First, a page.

Financial risks are stifling growth for UK businesses. And to thrive in today's demanding environment, there's a continued need for an enhanced risk strategy to ensure stability and business continuity.
In fact, earlier this year Bottomline Technologies commissioned a report which looked at the UK business payments landscape to provide insights to help businesses tackle these challenges. The report was based on a survey of more than 400 UK financial decision makers, including business owners, chief finance officers, and finance directors.
From a range of businesses - SMEs to some of the UK's largest enterprises employing more than 10,000 people - the report concluded that protecting payments from fraud and error is the single biggest challenge currently faced by financial decision makers – above reducing the cost of payments, innovation and regulation.
It's therefore not surprising that the number of companies choosing to employ a strong security posture to combat criminals both inside and outside the organisation is on the rise. This is prudent considering ever more sophisticated crime syndicates are targeting UK businesses, especially in the small to medium business (SME) sector, and specifically Accounts Payable (AP) departments, with alarming success rates. The Association of Certified Fraud Examiners (ACFE) estimates that British businesses lost an eye-watering £98.6 billion to fraud last year.
External exploitation of internal staff and processes
According to the Centre for Counter-Fraud Studies at the University of Portsmouth, “fraud losses in any organisation should currently be expected to be at least three percent, probably almost six percent, and possibly more than 10 percent.”
Bottomline Technologies findings certainly reflect this with 36 percent of financial decision makers admitting there has been a material impact on revenue due to financial fraud. This was felt more stongly amongst SMEs, with 53 percent admitting that financial fraud has negatively impacted their revenue.
External cyber-fraud, such as the direct hacking of systems, remains the greatest concern for most businesses, but this could be due to the high-profile breaches that often hit news headlines. Consequently, some companies have invested disproportionate amounts into protecting their systems against cyber-fraud at the cost of internal vulnerabilities.
By its nature, cyber-fraud, when discovered, is visible and quick to spot. Whereas external exploitation of internal staff or processes, as well as internal fraud, can lay undetected for months, even years. The report found that the greatest threat to large business is the internal exploitation of internal payments staff. This includes insider fraud and ghost employees.
Stuck in the middle: Growing organisations face shifting fraud risk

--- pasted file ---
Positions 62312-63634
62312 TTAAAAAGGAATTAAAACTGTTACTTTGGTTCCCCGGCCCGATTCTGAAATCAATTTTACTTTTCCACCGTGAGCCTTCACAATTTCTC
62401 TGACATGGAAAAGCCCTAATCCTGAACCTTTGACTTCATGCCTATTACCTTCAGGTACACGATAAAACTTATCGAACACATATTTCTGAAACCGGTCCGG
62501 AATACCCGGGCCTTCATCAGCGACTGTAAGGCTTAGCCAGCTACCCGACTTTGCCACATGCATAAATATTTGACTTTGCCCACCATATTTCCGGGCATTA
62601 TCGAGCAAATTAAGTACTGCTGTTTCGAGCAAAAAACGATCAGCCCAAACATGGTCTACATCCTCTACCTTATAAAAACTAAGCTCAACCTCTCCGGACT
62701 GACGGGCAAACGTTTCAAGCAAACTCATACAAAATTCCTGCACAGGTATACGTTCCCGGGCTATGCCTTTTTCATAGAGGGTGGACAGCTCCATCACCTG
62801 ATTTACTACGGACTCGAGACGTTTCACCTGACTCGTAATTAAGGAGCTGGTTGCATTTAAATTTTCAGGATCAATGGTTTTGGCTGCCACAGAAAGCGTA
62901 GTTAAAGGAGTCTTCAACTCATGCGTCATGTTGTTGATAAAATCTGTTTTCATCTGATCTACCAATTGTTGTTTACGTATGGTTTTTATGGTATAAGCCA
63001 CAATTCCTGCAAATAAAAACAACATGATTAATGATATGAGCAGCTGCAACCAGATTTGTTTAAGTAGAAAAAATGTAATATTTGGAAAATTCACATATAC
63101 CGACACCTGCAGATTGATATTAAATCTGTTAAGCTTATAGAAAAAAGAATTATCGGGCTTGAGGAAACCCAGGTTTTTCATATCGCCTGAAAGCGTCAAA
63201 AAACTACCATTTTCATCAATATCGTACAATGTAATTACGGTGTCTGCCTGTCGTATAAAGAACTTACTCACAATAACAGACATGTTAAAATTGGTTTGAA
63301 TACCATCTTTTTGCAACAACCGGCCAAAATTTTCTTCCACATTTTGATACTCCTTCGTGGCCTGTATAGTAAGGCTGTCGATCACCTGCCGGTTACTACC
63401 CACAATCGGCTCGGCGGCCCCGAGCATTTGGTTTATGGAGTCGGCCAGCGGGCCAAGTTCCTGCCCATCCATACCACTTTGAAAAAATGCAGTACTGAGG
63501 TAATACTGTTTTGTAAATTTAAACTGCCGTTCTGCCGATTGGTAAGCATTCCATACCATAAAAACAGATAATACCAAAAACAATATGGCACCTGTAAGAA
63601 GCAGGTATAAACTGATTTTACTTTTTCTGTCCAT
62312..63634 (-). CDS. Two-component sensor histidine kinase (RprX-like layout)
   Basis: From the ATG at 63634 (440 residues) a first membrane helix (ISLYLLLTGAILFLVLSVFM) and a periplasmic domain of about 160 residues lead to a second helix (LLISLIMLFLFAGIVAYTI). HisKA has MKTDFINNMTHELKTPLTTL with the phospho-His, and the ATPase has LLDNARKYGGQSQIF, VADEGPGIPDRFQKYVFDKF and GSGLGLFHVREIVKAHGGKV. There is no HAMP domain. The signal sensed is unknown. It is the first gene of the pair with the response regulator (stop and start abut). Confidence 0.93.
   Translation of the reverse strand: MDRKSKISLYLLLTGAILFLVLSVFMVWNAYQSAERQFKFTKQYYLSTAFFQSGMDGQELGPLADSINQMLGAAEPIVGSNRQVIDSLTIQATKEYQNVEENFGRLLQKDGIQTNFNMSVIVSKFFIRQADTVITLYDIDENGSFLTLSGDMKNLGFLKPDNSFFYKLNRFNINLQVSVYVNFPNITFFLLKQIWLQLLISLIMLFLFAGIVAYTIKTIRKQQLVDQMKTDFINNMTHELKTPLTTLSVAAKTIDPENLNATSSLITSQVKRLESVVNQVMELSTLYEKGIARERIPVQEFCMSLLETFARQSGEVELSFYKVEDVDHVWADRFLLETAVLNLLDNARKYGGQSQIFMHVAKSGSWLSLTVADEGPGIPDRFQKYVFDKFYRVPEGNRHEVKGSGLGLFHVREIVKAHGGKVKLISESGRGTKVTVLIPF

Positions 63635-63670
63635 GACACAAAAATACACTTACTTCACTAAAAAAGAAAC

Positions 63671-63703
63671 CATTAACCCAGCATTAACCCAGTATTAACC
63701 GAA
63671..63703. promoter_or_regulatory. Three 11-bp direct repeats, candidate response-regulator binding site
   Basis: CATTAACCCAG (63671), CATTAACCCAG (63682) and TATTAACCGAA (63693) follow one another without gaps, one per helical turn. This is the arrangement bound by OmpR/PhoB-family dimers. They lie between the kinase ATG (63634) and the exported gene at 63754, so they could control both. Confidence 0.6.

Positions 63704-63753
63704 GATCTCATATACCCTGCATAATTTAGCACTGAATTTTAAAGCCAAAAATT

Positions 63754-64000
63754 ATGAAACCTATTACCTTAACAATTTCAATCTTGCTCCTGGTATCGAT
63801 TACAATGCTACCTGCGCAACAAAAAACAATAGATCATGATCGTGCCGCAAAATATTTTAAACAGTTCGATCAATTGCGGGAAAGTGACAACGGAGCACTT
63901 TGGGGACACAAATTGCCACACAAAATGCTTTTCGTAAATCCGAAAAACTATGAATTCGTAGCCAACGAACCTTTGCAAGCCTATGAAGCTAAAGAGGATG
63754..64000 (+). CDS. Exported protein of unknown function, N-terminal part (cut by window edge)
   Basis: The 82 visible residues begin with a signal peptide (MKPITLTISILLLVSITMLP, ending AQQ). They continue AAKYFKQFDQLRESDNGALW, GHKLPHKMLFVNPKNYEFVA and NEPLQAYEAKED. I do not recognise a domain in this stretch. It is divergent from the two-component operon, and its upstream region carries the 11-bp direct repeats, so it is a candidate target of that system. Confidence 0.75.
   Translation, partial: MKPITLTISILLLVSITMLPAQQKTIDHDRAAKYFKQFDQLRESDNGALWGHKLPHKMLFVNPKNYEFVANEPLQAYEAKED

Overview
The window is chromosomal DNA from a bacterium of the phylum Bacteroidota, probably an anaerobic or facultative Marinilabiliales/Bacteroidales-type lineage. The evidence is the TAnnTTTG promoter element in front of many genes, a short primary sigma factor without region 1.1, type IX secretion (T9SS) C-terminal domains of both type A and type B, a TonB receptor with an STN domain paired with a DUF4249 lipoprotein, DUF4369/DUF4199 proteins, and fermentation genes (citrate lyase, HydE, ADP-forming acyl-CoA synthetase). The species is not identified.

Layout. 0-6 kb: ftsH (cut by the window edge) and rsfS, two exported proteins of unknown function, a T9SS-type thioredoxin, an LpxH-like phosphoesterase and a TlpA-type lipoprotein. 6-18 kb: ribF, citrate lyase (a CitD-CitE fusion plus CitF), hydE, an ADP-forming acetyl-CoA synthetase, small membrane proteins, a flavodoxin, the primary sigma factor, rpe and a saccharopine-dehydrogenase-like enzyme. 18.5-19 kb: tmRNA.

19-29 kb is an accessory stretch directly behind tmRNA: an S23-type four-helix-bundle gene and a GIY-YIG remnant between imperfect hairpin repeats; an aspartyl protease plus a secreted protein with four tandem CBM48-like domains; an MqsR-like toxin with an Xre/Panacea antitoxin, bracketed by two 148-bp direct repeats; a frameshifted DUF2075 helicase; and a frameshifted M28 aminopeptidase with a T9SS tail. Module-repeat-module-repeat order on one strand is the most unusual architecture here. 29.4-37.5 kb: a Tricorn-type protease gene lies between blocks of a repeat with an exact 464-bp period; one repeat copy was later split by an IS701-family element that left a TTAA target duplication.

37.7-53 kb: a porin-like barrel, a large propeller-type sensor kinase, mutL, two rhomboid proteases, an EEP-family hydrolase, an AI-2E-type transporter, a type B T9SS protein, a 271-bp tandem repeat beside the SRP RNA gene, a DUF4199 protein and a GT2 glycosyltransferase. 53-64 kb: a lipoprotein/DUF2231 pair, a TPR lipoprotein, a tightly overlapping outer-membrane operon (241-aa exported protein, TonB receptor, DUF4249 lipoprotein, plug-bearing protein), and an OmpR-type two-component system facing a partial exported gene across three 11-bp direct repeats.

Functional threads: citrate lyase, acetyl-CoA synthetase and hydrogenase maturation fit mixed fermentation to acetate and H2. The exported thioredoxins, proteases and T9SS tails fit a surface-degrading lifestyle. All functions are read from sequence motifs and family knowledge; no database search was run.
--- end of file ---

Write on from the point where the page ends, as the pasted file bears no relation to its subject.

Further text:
For corporates – who by size fall between large and enterprise companies - the biggest concern is the external exploitation of internal payments, systems, and staff. One in three corporates surveyed cited this as their greatest concern. Potential external threats include invoice diversion fraud and CEO fraud. Also known as ‘whaling', CEO fraud is where an email is received that appears to be from an individual or business known to the receiver, but instead has been sent by criminal hackers hoping to exploit the receiver.
One explanation behind this shift lies in the increasing complexity of processes and organisational structure as businesses grow. Smaller businesses tend to have more simplified processes and organisational structure, so incidences of internal or external manipulation tend to be more readily noticed.
Yet as businesses grow, through mergers and acquisitions, the processes powering the organisation become less consistent and more fragmented. As such, these become weak points that criminals both inside an organisation and externally can exploit.
Conversely, enterprises have gone through these pain points as they have grown, addressing these issues as they are identified. However these are often tackled by patching issues on an ad-hoc basis. While this solves the issues in the short term, it often comes at the cost of higher levels of inefficiency in areas such as business payments.
Business can no longer afford to be reactive. It's crucial for financial decision makers to acknowledge the potential fraudulent threats against their business payments to ensure revenue is affected as little as possible. There is a clear call to action for companies to ensure that they have the correct security measures and education in place to protect them against any internal and external payment fraud. Providing ongoing training and education for employees, putting guidelines and automated procedures in place for protecting sensitive data on corporate devices, and regularly advanced threat and adversary intelligence solutions can all help reduce the risks of fraud.
Contributed by Ed Adshead-Grant, general manager, payments, Bottomline Technologies